A Seattle trucking startup, Convoy, was primed to become the largest logistics firm on the continent– and possibly in the world. It had a promising start, backed by big-name tech investors including Jeff Bezos and Bill Gates, and CEO Dan Lewis was an Amazon veteran himself. The company took off like a rocket in 2015. After just eight years, however, Convoy rapidly collapsed. The dramatic news came as a shock to both the tech and freight industries. So what happened, and what can we learn from a promising startup’s fall from grace?
Firstly, the freight market will always be tumultuous
To any veteran of the industry, this is common knowledge. Periods in which the demand for freight services drops significantly occur for numerous reasons, including upheavals in the global supply chain, shifts in consumer behavior, and the obvious impact of economic downturns. The status of the freight sector doesn’t always match the trajectory of the overall economy. So many factors influence freight volume that it’s impossible to predict the long-term health of the freight economy.
At the moment, it’s not doing so hot. The goods portion of the economy has remained soft, with the April For-Hire Truck Tonnage Index falling by 3.4% compared to April 2022. That’s the largest year-over-year decline since February of 2021. In all likelihood, the current freight recession is only about 40% complete, with the possibility of a broader economic recession elevating the risk of a more prolonged depression.
This freight recession looks much different than the one that took place in 2008. Between 2019 and 2022 alone, the number of trucking companies in the U.S. grew by 28%. Small carriers were drawn to the freight market by the high rates caused by the 2020 pandemic, but what goes up must come down. Those very same carriers are now struggling to keep their trucks on the road. It will likely take over a year before capacity is rebalanced with historical trends.
To insiders, the tumultuous nature of the freight industry is frustrating but predictable. The management behind Convoy didn’t seem to get the memo. Investors treated the business more like it was a tech company. It wasn’t. No matter how innovative and promising its business model appeared, at its core it was still a logistics company. As such, it was at the mercy of the same market trends as any other trucking business, regardless of its unheard-of valuation.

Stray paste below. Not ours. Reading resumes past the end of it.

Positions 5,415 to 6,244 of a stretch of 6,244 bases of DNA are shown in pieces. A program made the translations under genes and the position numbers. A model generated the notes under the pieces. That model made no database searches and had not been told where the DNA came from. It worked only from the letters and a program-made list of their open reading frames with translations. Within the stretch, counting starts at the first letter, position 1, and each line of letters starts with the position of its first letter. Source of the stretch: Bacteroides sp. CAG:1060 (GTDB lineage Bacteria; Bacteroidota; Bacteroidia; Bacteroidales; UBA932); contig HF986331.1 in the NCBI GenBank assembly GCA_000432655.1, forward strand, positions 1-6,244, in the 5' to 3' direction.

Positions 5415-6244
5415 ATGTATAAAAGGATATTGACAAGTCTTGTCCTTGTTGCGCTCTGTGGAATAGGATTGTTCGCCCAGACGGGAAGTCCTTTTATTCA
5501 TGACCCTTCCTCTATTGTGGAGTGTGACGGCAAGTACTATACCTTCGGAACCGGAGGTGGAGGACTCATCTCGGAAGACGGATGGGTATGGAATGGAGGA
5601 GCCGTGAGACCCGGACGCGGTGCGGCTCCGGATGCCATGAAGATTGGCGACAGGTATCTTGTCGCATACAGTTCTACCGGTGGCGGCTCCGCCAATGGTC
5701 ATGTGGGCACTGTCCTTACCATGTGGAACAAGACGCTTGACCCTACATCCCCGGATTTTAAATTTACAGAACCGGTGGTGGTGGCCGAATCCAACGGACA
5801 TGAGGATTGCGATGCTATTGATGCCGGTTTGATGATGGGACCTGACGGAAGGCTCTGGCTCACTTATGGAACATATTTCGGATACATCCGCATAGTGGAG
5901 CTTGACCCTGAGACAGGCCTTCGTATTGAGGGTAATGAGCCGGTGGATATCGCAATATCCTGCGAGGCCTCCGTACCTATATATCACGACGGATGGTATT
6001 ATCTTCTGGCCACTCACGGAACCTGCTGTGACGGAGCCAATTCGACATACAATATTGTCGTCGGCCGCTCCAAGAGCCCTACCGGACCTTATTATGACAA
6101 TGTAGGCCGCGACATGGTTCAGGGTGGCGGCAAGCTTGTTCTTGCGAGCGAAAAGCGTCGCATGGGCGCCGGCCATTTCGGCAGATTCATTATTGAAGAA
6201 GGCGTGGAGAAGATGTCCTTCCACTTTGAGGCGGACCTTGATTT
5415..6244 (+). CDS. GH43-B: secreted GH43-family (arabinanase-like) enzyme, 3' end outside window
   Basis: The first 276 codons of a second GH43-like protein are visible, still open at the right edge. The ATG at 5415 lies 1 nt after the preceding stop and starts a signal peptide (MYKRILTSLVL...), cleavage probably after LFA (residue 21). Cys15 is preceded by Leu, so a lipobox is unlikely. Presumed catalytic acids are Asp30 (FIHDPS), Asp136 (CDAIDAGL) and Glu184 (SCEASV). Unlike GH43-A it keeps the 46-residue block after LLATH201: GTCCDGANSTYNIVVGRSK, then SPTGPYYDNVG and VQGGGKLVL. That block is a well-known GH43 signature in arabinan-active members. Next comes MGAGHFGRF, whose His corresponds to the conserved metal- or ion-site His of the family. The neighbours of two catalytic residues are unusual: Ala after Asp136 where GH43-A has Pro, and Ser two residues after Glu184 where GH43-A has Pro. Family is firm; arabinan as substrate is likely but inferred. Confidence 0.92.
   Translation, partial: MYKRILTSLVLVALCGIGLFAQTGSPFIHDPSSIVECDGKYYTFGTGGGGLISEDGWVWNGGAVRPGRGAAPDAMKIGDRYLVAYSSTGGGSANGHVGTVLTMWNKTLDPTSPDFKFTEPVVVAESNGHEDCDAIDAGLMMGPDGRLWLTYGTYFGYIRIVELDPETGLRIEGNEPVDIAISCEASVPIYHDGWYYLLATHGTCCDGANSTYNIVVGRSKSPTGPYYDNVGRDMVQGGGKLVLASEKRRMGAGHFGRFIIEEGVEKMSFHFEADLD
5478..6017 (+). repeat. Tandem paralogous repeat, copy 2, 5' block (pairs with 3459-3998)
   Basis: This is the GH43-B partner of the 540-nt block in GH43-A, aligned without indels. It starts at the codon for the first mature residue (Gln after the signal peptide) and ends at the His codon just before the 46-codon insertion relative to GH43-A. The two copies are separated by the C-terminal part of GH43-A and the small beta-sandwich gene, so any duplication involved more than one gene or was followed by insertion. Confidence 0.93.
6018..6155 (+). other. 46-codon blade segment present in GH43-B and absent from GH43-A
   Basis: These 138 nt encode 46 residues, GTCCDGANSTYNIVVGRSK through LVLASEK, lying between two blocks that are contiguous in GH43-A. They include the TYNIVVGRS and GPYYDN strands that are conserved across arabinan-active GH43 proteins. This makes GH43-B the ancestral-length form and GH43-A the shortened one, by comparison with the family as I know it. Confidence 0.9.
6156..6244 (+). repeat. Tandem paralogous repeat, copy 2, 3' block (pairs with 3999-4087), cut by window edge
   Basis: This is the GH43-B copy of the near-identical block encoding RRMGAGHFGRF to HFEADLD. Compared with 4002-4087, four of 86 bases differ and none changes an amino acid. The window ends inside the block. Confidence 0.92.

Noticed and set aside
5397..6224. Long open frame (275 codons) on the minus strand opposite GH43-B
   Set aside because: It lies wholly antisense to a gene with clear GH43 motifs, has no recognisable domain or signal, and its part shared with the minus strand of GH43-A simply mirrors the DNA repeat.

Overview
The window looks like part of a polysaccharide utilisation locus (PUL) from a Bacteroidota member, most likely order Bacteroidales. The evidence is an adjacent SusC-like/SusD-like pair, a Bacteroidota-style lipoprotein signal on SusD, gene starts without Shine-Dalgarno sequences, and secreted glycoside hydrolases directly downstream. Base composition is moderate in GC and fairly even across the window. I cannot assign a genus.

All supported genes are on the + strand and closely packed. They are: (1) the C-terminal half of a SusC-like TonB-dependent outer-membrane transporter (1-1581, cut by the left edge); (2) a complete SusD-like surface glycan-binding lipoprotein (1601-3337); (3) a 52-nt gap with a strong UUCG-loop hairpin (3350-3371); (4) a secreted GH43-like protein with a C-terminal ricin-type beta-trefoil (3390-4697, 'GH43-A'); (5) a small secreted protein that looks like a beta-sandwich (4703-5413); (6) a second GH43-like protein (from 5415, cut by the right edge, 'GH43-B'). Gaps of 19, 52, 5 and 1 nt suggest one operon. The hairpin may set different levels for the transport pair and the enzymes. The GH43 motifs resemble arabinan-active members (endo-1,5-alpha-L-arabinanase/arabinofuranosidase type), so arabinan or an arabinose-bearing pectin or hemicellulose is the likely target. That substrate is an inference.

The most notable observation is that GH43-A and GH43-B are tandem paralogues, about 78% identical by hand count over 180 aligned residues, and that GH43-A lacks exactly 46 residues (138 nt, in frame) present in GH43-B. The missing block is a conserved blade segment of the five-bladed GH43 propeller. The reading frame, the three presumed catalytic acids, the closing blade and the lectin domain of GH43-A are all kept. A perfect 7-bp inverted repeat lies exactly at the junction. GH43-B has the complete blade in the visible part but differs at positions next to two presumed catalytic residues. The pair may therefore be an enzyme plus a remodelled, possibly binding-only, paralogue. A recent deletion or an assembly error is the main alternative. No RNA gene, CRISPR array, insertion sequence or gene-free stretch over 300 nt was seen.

Convoy learned “slow and steady wins the race” the hard way
Convoy announced a $185 million capital investment valued at $1.08 billion in 2018. That was followed by another round in 2019– $400 million valued at $2.75 billion, plus an additional $410 million at a valuation of $3.8 billion in April 2022. The company leveraged debt from banks and financial firms as well to reach unprecedented levels of growth that proved to be unsustainable. Investors were originally attracted to Convoy due to their unique promise of hypergrowth, dubbed “blitzscaling.” Blitzscaling is an approach for driving rapid growth in uncertain environments, shaking up an existing market, and blowing the competition out of the water.
This tactic may work in other industries, but no matter which way you look at it, a freight startup will never be the next Amazon or Uber. In effect, Convoy was drastically overfunded from the start. By some estimates, it was valued at 10 times more than it should have been. In the end, it was unable to keep up the pace in the face of the ongoing freight recession and underwhelmed investors.
Counting on acquisition potential is a risky business
Convoy and its investors assumed that even if its business model failed, someone would want to acquire it for hundreds of millions of dollars, if not billions. That wasn’t the case. Blitzscaling mandates heavy reliance on investors. When market dynamics changed, shippers had no reason to remain loyal to Convoy. Once they could no longer offer the enticing discounts they did at launch, there were plenty of other competitors to turn to instead. Once shippers began to take their business elsewhere and Convoy’s initial projections seemed increasingly unlikely, investors lost faith, leaving the unprofitable start-up scrambling to find a buyer.
After four months, it was out of time and options. The 8-year-old company threw in the towel. After hitting a peak of nearly 1,500 employees, Convoy abruptly laid off the majority of its remaining 500 staff members without severance.
Consider Convoy’s death a cautionary tale
Anyone who owns or aspires to own a business can learn from Convoy’s demise. While other freight companies, like Yellow, have shut down over the years, none rose and fell as rapidly as Convoy. As intimidating as they were in their (brief) heyday, we can now learn from their mistakes: Overfunding and aggressive growth is a risky undertaking, especially in freight. The takeaways:
- Know your industry
- Know your worth.
- Take action. Don’t try to wait out changing conditions.
- Don’t rely on investors or acquisition as a fail-safe.